What is Big Data’s role in process optimization?

By Bob Rice

From the 20,000-foot view, Big Data involves the collection, consolidation, and analysis of disparate data in terms of sources and formats for the purpose of uncovering new insights and creating value. While Big Data got its start in the consumer and financial services sectors, its potential for unearthing valuable information has more recently captured the attention of the global manufacturing sector. Indeed, Big Data represents a major component of Industry 4.0 and the Industrial Internet of Things (IIoT). It even capitalizes on the cloud. But buzzwords aside, what role does Big Data play in optimizing the production processes that serve as the foundation of manufacturing?

Before digging into the ways in which Big Data can be used in process optimization, it’s valuable to consider why Big Data is only now making its entrance into the manufacturing realm. Three key factors stand out: data, storage, and analytics. Over the past several years the manufacturing industry has seen a dramatic drop in the costs of both sensor technologies and data storage. Those two developments have made it cost-effective for manufacturers to collect and store more data than was previously feasible. The third factor – significant advances in analytical technologies – is equally important, as innovative analytics are driving new predictive diagnostic and optimization capabilities.

So how does Big Data facilitate optimization at a typical production facility? Here are a few examples – the tip of the proverbial Big Data iceberg:

Nonobvious analytics
For years, alerts and alarms have pointed out obvious issues affecting plant performance. Triggered when a given constraint is surpassed, these simple notifications have helped staff improve their management of expansive and hazardous manufacturing environments. But alerts and alarms are limited – they’re constrained to simple thresholds such as HiHi and LoLo as well as the use of equally simple operators (e.g. total change greater than X, value below threshold for Y amount of time, etc.). In contrast, Big Data solutions are capable of analyzing the dynamic relationships that exist among and between multiple data sources, revealing new insights.  As one example, the same spectral analysis tools used to decode audio signals can assess frequencies within a plant’s process data to isolate the root cause of performance issues.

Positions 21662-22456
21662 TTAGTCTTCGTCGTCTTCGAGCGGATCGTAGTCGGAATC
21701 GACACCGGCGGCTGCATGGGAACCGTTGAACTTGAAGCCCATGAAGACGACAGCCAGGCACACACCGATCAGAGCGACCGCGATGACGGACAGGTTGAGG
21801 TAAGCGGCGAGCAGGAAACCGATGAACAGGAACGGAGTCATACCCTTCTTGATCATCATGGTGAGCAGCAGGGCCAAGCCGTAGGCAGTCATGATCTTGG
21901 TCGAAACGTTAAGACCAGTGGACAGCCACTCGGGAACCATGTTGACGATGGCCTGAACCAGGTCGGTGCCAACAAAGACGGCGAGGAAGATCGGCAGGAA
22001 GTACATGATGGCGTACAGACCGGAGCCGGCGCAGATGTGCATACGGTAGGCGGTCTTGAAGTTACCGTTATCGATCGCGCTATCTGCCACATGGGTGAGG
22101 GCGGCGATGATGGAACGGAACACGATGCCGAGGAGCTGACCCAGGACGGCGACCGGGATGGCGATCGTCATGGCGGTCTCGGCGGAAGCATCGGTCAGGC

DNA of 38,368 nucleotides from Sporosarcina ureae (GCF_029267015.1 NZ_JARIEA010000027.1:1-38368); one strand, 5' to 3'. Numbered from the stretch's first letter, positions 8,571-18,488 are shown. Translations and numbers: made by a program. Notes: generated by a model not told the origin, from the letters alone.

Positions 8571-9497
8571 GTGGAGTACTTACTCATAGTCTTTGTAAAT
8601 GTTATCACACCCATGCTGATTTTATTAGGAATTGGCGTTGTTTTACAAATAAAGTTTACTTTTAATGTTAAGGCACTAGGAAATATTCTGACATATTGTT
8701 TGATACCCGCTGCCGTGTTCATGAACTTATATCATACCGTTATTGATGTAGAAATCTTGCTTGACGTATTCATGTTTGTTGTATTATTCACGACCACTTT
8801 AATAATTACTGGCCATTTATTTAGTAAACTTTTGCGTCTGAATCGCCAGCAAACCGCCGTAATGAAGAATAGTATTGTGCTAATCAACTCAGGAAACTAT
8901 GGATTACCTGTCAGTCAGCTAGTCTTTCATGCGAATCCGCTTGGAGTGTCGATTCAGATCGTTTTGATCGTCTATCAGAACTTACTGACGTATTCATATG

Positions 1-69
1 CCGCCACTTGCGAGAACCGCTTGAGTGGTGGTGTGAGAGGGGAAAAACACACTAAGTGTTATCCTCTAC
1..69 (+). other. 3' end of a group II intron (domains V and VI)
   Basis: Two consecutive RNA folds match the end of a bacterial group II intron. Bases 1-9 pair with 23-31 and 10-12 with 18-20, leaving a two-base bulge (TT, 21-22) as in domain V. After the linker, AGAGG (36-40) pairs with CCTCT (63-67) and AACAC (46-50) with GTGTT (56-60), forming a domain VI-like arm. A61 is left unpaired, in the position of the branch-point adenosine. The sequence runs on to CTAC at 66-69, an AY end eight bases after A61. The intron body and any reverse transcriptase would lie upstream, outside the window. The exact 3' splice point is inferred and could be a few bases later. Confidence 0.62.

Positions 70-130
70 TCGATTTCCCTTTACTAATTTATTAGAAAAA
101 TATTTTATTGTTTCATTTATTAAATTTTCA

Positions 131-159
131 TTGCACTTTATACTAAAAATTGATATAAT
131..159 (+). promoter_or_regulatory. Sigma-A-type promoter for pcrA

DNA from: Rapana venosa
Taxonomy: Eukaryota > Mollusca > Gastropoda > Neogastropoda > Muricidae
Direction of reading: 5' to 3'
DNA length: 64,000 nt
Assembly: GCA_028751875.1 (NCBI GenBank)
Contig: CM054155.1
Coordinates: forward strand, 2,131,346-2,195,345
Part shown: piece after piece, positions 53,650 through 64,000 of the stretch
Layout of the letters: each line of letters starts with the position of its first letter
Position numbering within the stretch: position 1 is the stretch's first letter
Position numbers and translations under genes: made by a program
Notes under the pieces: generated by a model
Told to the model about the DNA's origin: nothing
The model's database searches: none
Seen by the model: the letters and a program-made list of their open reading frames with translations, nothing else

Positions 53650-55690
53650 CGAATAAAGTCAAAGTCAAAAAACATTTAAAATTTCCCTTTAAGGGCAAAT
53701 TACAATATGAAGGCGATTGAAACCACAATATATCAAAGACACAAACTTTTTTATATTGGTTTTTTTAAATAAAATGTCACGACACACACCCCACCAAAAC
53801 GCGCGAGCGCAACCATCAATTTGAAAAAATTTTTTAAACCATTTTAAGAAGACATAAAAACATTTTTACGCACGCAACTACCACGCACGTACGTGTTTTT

Operational intelligence
Most practitioners would agree that their plants were operated historically as a collection of related silos.  Each functional group – whether engineering, operations, or maintenance, etc. – focused narrowly on its respective area. Information and communication were confined largely to those staff within a particular group. That limitation meant that few if any personnel had a complete operational picture. A benefit of Big Data solutions is their ability to draw on information from across functional silos. Consider that some diagnostic solutions use everyday process data to uncover common mechanical issues that would otherwise go unnoticed. The use of all available plant data to uncover performance issues transcends the limits imposed by traditional roles and enhances the operational intelligence of all plant staff.

Changing mindsets
There was a time not too long ago when data was captured and stored only because a given manufacturer was legally required to do so. Think of government agencies such as the EPA, the FDA, and the NRC and the regulations they imposed. Widespread at the time was the view that data was little more than a needless expense because it was collected only to satisfy some government requirement. Perspectives have clearly changed with time and innovation. Many manufacturers now see their data as a potential profit center.  General Electric is just one company that has built a business around Big Data, investing heavily in predictive analytics and saving customers millions in otherwise lost productivity. The company's data clustering and machine-learning technologies are helping proactively identify conditions that lead to asset failure and unplanned downtime.

Raising standards
All process manufacturers strive for consistency in their production. But consistency can vary depending on things as seemingly inconsequential as the season of the year, the individuals who staff each shift, and the source of production inputs, among other factors. Individually, they may not be significant, but in aggregate those little differences can have a profound effect on control. The ability of staff to first recognize and then adjust for so many subtle changes is limited. Big Data can help. It is allowing manufacturers to understand the daily changes in production inputs, staffing, environmental conditions, etc., and helping them maintain – if not elevate – their standards. From KPIs that assess a plant's overall health of an entire to those that evaluate the oscillatory behavior of a single PID loop, Big Data is enabling today’s manufacturers to establish tighter control and raise their standards.

While Big Data’s uses and benefits continue to grow, Big Data has already proved to be an important part of process optimization. Big Data is no longer just a tool for people running the supply chain; it's a tool for everyone in manufacturing.

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